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(Many Paths)
An Online Newsletter Celebrating Native America
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OKC Thunder Mascot 'Rumble' Represents During Native American Night
by Neely Tsoodle - Cheyenne & Arapaho Public Relations

It was Native American Heritage Night at the Oklahoma City Thunder game November 16 when the Thunder hosted the Houston Rockets. The highlight of the evening was the beloved bison mascot 'Rumble.' His name became a roar when he came out sporting a traditional Native American ribbon shirt as part of the month long observance of Native American Heritage Month.

Chris Smith (Kiowa/Creek) who works for the Fox Sport Oklahoma broadcast crew kicked off some social media chatter about what Rumble should do or wear out of respect for his Native American friends. It didn't take long for the post to go wild with comments. Immediately getting the big 'no' was the war bonnet headdress reference. Many suggested the idea of Rumble proudly wearing a 'ribbon shirt.' Ribbon shirts are a standard traditional clothing article worn by Native American men socially and for traditional dances and ceremonies.

That ball got bouncing and two Native females stepped up to the plate to make Rumble's ribbon shirt. Gloria Tate (Kiowa/Comanche) and Mary Helen Deer (Kiowa/Creek) took on the challenge and measured Rumble's burly physique and came up with a masterpiece in Thunder fashion.

"I was personally nervous of the thought," said Tate. "I was worried about people liking it or saying something negative about it." Deer was conscientious of the magnitude of being seen nationally. "There have been so many people who have had mascot mishaps and, for the most part, it's been an insult. The Thunder organization had the sensitivity to inquire before they made any moves," Deer said.

Oh, the public liked it all right! Rumble erupted on social media, his Facebook page alone got more likes, comments and shares than any other post he's ever had except for one: a recent worldwide social media experiment, called the 'mannequin challenge.'

"We wanted to celebrate Native American Heritage Night appropriately and by incorporating Native American traditions. Rumble's ribbon shirt was custom-created by members of the Kiowa, Creek and Comanche tribes, and we feel it resonated well with our fans and the Native American community," said Rumble. He also posted on his Facebook site that he was proud to represent all tribes with his custom ribbon shirt.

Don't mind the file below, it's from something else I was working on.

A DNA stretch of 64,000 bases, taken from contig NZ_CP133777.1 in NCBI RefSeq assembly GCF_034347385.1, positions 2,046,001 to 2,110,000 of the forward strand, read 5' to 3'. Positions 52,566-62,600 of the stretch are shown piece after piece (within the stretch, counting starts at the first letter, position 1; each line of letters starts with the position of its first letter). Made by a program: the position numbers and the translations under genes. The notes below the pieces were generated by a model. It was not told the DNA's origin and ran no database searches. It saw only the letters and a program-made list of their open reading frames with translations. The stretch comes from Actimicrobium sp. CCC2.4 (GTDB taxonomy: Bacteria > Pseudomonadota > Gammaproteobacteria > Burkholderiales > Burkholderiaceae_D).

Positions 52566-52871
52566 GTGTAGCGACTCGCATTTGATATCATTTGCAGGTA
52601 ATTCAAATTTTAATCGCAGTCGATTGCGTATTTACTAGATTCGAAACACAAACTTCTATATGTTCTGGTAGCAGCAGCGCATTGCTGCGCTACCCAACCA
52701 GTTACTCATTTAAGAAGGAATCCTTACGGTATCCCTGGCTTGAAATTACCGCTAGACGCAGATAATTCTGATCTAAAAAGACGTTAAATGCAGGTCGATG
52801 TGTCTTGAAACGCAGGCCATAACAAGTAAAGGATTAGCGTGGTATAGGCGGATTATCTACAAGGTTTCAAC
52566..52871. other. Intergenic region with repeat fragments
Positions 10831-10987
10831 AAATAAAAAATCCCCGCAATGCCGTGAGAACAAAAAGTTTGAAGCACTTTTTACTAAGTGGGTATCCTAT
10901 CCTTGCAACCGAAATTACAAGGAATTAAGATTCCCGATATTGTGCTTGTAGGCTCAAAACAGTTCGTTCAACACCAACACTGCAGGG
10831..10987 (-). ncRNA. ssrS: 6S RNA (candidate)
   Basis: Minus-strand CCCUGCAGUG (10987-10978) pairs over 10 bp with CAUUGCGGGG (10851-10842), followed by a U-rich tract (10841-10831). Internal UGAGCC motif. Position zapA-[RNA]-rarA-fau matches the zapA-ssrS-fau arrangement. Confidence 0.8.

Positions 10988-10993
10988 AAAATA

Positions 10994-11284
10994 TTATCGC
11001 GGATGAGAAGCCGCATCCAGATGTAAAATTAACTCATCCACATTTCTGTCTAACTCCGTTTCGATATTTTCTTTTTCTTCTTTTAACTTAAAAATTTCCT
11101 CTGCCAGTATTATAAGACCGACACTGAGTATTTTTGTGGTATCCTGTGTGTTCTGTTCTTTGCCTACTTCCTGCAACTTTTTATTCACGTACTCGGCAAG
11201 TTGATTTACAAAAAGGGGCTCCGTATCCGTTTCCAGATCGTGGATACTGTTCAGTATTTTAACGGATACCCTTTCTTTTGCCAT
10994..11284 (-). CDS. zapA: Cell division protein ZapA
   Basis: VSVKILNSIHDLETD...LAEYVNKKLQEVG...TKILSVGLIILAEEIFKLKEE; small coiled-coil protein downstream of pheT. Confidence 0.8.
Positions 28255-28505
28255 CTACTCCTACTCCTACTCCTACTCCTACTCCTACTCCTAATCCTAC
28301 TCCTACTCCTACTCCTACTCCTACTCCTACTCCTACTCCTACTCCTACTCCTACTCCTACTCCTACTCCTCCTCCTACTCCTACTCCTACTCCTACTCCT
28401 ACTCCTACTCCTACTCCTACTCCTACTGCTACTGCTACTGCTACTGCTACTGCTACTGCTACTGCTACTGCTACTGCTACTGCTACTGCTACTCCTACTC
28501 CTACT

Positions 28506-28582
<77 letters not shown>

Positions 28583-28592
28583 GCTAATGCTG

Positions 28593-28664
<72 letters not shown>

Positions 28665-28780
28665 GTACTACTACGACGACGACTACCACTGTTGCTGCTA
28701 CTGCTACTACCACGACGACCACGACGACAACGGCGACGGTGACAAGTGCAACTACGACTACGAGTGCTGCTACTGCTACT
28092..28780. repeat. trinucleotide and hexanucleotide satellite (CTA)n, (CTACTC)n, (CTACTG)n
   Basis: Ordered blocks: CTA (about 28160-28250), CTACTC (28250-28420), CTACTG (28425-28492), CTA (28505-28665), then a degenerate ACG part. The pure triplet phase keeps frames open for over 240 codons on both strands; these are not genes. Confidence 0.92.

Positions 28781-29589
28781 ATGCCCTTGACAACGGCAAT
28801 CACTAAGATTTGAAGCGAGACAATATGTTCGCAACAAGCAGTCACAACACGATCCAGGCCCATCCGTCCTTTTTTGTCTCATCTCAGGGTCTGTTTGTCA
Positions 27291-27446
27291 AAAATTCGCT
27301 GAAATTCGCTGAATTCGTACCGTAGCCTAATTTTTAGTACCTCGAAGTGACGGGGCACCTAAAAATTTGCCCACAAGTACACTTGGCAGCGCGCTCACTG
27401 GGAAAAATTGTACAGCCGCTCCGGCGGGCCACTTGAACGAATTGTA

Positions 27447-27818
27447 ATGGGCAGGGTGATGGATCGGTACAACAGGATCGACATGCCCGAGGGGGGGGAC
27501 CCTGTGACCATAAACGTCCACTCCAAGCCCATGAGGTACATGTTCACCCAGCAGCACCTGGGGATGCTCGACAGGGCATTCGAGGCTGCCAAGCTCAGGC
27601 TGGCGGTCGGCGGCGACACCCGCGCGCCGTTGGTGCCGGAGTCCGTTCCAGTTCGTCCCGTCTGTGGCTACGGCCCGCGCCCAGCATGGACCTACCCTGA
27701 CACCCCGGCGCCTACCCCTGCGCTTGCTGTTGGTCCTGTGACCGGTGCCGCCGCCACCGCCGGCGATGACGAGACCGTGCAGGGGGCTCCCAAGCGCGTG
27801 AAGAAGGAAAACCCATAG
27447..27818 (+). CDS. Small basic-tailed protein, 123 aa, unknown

And custom it is with a little added flare. "We had to think about it quick and hard and put it out of our mind the traditional way some and think of it as stage and showbiz or production," said Deer. Deer and Tate made sure the color scheme of the fabric was a perfect match to the Thunder while, at the same time, paying close attention to original Native artistry.

Tate carries on the talents of her maternal grandmother who was a master seamstress. She had to laugh about the once-in-a lifetime experience. "You always see Rumble running around, working the crowd. We had to find material that had some flexibility to it. We also wanted to see the ribbons flying behind him. He did wonderful and respectful.", said Tate. Both Tate and Deer said they cannot thank the Thunder organization enough for the thoughtfulness they gave the Native American community for taking the sensitivity of Indian Mascots seriously. For Brian Byrnes, Thunder senior vice president of Sales and Marketing, the decision to recognize Native culture was simple: "We have always felt a deep connection with the Native American community, and we saw November, which is National Native American Heritage Month, as the perfect opportunity to celebrate and incorporate Native American traditions into our game programming. Last night, the National Anthem was performed by a member of the Comanche Nation, while the colors were presented by the Seminole Nation Honor Guard; our mascot Rumble the Bison wore a custom ribbon shirt as a tribute to all tribes in the region; and the Fancy Dancers, a dance troupe representing 39 tribes from across Oklahoma, brought traditional Native American song and dance to our fans at Chesapeake Arena."

While Native mascots have been a hotly debated topic for decades, on this November night, Tate explained, Rumble and his ribbon shirt seemed to have struck the right chord. "We always hope to gain respect … with his custom ribbon shirt, all I could do was scream and keep yelling and oh my goshing! It was an awesome sight."

Rumble spent the first portion of the game in his ribbon shirt. Then the Native American Fancy Dance Troupe performed at halftime. Thunder won over the Houston Rockets 105 to 103.

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